Obviously, a negative credit watch or a negative rating outlook will decrease the price of all fixed income securities by that issuer in the secondary market, and will force the issuer to offer higher yields for any new issues to compensate investors for the higher perceived risk.
Not all fixed income securities have a credit rating. Sometimes the issuer will not pay for a credit rating, and some securities, such as U.S. Treasuries don't need it, because they are considered basically risk-free.
Note, also, that credit risk is proportional to the term of the security, especially for long-term bonds, because the longer the term, the greater the chance that issuer's credit rating will be downgraded.
Event risks are major events that can downgrade the credit rating of the issuer significantly—a nuclear accident at a nuclear power plant, for instance, or the leveraged buyout of a company, where the company's debt is increased significantly to finance the buyout, thereby lowering the credit rating of the company, usually below investment grade status.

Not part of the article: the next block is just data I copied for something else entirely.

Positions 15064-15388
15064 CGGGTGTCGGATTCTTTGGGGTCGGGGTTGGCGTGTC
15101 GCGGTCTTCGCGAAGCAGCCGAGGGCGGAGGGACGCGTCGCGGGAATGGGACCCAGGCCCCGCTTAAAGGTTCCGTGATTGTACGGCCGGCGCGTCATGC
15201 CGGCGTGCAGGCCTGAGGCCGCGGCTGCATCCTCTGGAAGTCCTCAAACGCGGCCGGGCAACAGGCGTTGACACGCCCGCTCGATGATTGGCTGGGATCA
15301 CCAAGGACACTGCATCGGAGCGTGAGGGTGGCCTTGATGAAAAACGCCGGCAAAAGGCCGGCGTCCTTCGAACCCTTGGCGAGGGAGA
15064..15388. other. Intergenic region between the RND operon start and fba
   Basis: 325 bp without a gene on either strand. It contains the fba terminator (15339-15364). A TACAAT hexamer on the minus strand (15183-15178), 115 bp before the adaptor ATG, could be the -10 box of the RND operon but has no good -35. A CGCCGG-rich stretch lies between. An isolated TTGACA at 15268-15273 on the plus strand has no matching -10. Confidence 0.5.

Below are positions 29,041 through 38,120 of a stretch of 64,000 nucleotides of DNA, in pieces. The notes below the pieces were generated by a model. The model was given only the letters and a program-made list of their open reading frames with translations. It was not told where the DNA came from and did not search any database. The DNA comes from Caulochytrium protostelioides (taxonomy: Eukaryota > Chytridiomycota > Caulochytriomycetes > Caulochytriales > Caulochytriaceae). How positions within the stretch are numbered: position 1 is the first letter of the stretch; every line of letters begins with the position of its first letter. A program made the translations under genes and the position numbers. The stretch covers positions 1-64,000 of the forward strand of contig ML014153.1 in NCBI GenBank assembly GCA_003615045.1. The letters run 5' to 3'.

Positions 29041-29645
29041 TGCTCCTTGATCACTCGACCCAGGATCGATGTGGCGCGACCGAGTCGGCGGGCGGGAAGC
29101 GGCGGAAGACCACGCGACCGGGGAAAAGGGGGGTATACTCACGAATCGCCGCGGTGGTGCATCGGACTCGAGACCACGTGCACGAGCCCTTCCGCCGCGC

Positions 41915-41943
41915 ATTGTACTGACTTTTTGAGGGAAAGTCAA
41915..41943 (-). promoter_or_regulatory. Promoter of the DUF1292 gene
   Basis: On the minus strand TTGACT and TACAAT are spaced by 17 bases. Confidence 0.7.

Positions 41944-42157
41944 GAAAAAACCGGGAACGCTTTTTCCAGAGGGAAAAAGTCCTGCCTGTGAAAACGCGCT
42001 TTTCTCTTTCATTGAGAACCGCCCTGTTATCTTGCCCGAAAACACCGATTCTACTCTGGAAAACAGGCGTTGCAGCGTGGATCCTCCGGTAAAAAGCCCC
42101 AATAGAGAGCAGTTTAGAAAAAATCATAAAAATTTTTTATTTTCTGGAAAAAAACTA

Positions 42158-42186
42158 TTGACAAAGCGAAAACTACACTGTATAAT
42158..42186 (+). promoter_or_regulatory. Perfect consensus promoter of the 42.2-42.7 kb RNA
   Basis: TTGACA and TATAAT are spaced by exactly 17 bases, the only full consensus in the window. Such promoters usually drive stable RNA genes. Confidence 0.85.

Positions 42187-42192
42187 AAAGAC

Leveraged Buyouts Increase Risks for Bondholders — Change of Control Covenants
Recently, private equity firms and management companies have been buying companies through leveraged buyouts (LBOs), which uses the acquired company's cash flow to pay debt used to acquire the company. This can cause the credit rating of the company to drop to junk status and the prices of its bonds to drop. As a consequence, many companies have added a change of control covenant to the bond indentures that either limits the amount of additional debt that the company can take on, or the company must buy back the bonds, sometimes at a slight premium, when a change of control occurs. Some companies add a put option to its bonds so that bondholders can sell the bond back to the company at par value before maturity. For instance, Expedia recently sold 12-year bonds with a put option that allowed bondholders to turn in the bond after 7 years for par value.